Richman reflects on her community trip to Costa Rica

The group participating in an activity

“Helping one person may not change the whole world, but it could change the world for one person.”

I lived by that saying for eleven days and took it back to share with my friends and family. This summer, I had the privilege to go on an eleven-day community service trip to Costa Rica, where I was fortunate enough to give back to people living in poverty. Many of the kids and families I worked with lived in harsh conditions, often squeezing several people into small spaces. 

This trip not only brought friendships, fun, and adventures but allowed for reflection on my personal good fortune. 

For the first 3 days, I worked with a nonprofit organization called Siempre Amigos based in Brasilito, Guanacaste Province, Costa Rica. Siempre Amigos’ aims  to unify the forces and energies of foreign and local volunteers to work together to reduce conditions of poverty and, in turn, forge empathy, understanding, and unification of diverse cultures, striving towards a more equitable and just world. For this first organization, I painted and cleaned up their local community center, made cement, painted walls, and helped construct houses that these families could call home. I also forged relationships with the Ticos and community people, taught the local children some English, played games, and created bonds.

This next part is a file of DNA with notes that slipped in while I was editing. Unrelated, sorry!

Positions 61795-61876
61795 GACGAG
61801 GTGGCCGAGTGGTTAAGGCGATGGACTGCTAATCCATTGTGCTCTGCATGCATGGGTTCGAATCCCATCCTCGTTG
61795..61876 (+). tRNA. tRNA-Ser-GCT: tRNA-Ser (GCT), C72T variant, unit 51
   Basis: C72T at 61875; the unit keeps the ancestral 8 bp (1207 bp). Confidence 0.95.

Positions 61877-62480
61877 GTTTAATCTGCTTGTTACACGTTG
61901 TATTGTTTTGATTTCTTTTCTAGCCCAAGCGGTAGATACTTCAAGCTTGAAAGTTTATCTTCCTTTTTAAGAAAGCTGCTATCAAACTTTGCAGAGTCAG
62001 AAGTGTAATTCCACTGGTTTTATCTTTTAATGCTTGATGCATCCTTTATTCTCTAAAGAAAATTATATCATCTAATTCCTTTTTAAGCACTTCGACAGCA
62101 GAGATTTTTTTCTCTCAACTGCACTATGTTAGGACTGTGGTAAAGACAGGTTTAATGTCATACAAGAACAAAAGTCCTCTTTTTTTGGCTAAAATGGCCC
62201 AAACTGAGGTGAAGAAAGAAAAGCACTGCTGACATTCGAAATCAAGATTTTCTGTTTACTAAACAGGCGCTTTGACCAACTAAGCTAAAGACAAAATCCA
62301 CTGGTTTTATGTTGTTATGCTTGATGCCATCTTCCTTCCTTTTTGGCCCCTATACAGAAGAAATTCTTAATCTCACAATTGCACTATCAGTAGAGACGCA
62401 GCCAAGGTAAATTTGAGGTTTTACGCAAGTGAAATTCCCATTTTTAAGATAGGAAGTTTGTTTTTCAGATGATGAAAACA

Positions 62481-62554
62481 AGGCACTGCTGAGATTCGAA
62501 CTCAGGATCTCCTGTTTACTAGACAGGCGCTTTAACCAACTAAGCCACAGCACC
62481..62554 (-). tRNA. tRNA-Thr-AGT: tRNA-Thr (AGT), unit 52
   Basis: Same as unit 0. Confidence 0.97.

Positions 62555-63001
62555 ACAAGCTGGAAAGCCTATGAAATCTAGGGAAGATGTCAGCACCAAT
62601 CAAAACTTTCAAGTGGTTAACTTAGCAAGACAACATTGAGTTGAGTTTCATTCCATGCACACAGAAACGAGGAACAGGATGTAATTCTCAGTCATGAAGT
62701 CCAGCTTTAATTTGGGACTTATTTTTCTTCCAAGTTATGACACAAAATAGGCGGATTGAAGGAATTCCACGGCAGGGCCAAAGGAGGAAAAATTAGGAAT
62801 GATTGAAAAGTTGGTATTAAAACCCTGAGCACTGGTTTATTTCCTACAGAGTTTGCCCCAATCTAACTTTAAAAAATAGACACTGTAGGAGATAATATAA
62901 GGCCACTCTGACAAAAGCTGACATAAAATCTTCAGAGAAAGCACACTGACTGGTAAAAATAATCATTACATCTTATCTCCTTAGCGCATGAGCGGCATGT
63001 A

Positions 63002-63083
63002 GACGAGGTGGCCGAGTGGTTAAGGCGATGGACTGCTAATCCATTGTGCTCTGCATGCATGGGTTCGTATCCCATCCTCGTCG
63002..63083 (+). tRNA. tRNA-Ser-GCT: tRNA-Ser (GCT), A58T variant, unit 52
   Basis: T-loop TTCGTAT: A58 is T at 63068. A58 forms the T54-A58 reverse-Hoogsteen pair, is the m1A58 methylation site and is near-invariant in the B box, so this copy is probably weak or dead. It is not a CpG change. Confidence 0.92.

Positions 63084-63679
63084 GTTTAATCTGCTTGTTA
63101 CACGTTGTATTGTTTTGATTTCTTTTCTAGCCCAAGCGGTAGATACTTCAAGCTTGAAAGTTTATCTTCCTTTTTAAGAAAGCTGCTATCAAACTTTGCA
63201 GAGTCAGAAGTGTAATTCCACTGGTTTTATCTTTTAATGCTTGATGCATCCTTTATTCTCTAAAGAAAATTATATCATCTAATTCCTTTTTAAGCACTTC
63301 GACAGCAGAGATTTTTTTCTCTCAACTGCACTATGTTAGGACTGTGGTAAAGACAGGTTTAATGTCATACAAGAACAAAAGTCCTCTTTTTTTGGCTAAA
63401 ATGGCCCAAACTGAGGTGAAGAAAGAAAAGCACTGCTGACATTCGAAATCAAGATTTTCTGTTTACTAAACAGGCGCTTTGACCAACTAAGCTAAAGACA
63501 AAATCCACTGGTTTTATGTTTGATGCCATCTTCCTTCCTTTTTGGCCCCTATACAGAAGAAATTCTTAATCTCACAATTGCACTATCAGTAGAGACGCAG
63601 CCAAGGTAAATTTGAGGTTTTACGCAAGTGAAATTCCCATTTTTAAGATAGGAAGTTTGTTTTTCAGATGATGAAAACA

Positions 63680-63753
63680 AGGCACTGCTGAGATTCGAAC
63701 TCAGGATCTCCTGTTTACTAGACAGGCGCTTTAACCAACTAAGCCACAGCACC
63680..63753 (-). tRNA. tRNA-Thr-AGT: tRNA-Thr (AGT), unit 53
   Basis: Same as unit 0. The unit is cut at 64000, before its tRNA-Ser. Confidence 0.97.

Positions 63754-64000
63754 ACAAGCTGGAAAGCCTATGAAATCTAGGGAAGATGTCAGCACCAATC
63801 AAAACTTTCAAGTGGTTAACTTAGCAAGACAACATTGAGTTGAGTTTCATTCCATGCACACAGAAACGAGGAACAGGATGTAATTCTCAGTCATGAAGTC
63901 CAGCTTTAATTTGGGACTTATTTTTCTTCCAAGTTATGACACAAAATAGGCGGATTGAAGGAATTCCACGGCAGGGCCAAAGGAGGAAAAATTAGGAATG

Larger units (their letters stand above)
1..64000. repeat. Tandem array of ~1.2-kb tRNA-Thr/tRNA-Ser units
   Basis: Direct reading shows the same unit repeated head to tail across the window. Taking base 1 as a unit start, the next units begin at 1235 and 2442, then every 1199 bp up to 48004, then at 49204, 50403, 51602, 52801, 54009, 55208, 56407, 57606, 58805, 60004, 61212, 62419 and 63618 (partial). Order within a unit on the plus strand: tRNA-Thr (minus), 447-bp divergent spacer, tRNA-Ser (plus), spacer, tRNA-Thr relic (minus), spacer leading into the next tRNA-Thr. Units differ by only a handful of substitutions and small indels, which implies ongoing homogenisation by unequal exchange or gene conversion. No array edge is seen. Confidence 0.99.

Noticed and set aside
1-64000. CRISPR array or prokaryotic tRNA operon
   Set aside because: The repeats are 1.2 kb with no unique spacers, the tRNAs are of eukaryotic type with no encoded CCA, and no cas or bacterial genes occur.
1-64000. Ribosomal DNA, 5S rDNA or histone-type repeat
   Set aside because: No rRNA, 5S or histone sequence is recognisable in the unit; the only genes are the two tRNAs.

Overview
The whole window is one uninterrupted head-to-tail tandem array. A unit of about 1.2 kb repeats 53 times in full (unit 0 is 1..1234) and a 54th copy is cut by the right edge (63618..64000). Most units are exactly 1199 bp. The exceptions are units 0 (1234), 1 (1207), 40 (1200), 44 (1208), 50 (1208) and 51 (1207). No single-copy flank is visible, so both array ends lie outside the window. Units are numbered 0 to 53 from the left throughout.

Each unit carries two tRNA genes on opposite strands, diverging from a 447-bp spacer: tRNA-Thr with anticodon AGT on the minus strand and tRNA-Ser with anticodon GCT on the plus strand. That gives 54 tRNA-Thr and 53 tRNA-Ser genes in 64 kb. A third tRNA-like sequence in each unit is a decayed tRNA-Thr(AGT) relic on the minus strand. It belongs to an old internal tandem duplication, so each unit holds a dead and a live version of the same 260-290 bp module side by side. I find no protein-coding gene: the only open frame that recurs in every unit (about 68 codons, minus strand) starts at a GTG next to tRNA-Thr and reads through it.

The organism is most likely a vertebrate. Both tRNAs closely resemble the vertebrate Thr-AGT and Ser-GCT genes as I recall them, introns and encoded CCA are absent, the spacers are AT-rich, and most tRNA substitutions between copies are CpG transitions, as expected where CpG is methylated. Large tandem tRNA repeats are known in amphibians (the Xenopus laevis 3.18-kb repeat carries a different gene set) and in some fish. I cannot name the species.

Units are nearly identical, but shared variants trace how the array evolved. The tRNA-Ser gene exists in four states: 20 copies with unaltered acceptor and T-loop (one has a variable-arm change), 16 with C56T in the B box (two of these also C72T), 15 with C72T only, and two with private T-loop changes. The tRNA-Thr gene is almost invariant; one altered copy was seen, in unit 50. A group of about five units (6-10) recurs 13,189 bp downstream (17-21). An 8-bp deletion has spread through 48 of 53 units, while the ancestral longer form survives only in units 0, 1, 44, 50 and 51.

Over the next few days, I adventured through Costa Rica, trying new things, stepping out of my comfort zone, and learning about different cultures. 

The second organization I worked with was TECHO, based in San Pedro, Costa Rica. TECHO offers an opportunity to work with a triple impact, tangible and short-term tool that generates value in a company, the environment, and for the collaborators. In the three days I spent with TECHO, the group I worked with split up between a few houses in the community to create a water system for each home. With a lot of hard work and dedication, we created a gutter system allowing rainwater to be used as hose water, to flush the toilet, and for other needs. 

Experiencing a family’s smiling face when we left made me proud. During the eleven-day trip, I cherished my time with communities in Costa Rica. I found it interesting to experience other traditions and cultures beyond what one consumed on TV. I learned to never underestimate the difference you can make in the lives of others. 

Step forward, reach out, explore and help. Pura Vida – Pure Life!